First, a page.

World Bank calls for stepped up anti-HIV efforts in Africa

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AIDS ribbon

African governments, development partners and donors have been urged to intensify efforts to prevent HIV as national treatment programmes for AIDS could become unsustainable in the future.

That warning comes from the World Bank in a report released on Tuesday.

An estimated six million people worldwide receive antiretroviral therapy, more than five million of whom are in Africa.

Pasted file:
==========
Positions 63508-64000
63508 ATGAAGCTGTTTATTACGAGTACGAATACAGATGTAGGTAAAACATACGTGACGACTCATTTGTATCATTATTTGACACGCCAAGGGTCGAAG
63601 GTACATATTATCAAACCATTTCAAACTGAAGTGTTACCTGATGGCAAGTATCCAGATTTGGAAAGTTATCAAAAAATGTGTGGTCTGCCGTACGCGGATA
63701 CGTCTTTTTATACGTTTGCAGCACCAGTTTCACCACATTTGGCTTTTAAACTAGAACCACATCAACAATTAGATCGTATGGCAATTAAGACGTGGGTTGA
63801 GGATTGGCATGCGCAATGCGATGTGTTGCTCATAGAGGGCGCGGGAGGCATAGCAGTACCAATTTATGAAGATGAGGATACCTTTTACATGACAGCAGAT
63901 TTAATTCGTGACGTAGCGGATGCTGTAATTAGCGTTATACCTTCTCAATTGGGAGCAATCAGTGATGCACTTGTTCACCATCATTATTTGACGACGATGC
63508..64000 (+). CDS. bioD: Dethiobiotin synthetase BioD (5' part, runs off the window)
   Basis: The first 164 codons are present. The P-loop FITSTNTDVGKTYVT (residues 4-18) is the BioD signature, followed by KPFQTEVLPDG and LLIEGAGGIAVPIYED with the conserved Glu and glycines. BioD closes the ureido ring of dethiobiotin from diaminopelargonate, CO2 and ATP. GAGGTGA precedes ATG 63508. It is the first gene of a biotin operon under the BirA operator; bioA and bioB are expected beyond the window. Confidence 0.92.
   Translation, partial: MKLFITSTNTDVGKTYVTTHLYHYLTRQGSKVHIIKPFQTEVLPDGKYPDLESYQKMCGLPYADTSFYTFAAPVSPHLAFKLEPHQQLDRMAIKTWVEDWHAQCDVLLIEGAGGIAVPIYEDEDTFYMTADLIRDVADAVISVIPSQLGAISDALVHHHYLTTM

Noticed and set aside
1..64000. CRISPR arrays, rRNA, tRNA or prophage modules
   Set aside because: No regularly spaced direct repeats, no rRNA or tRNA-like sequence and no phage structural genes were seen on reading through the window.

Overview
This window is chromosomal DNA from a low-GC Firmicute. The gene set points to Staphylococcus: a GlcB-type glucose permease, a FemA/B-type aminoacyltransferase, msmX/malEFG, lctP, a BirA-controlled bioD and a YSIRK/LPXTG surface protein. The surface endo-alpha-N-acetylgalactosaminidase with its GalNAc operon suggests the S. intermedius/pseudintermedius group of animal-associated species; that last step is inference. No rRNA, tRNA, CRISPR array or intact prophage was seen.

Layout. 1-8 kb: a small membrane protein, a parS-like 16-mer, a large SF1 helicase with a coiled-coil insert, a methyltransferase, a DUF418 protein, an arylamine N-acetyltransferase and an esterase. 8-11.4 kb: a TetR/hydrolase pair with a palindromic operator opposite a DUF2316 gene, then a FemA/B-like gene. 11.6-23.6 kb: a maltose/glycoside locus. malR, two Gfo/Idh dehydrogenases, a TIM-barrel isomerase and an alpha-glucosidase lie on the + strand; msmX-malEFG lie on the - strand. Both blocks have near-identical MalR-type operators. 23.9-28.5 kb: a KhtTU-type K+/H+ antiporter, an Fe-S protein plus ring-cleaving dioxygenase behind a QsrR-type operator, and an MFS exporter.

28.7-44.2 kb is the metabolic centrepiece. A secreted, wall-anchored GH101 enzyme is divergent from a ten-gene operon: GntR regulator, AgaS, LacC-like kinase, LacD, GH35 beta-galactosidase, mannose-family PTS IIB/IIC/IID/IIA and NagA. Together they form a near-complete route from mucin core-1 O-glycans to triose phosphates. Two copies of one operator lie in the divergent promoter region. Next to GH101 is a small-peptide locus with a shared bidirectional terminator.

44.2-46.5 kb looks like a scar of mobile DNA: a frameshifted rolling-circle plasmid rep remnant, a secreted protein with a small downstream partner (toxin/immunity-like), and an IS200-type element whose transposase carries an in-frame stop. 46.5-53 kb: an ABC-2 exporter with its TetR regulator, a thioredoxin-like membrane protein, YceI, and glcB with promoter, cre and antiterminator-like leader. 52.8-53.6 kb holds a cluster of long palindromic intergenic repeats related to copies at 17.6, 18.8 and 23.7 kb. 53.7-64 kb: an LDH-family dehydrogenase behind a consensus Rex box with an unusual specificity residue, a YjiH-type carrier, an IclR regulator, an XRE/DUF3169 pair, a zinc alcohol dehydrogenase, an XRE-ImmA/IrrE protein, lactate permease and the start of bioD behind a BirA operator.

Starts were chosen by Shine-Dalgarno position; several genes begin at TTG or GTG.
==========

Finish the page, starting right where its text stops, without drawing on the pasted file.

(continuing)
Dianne Penn has the story.

The World Bank says African countries could face "an unmanageable fiscal burden" if there isn't a "dramatic reduction" in HIV infections on the continent.

For example, it says, Swaziland, which has the world's highest prevalence of HIV, is expected to devote 7.3 per cent of GDP to AIDS programmes by 2020.

Global AIDS spending has jumped from under $300 million in 1996 to nearly $16 billion in 2009, according to the World Bank.

The World Bank believes that curbing new HIV infections and improving fiscal planning can lead to a considerable drop in the financial commitment needed to fund an effective national AIDS response.

Dianne Penn, United Nations.

Duration:  48″

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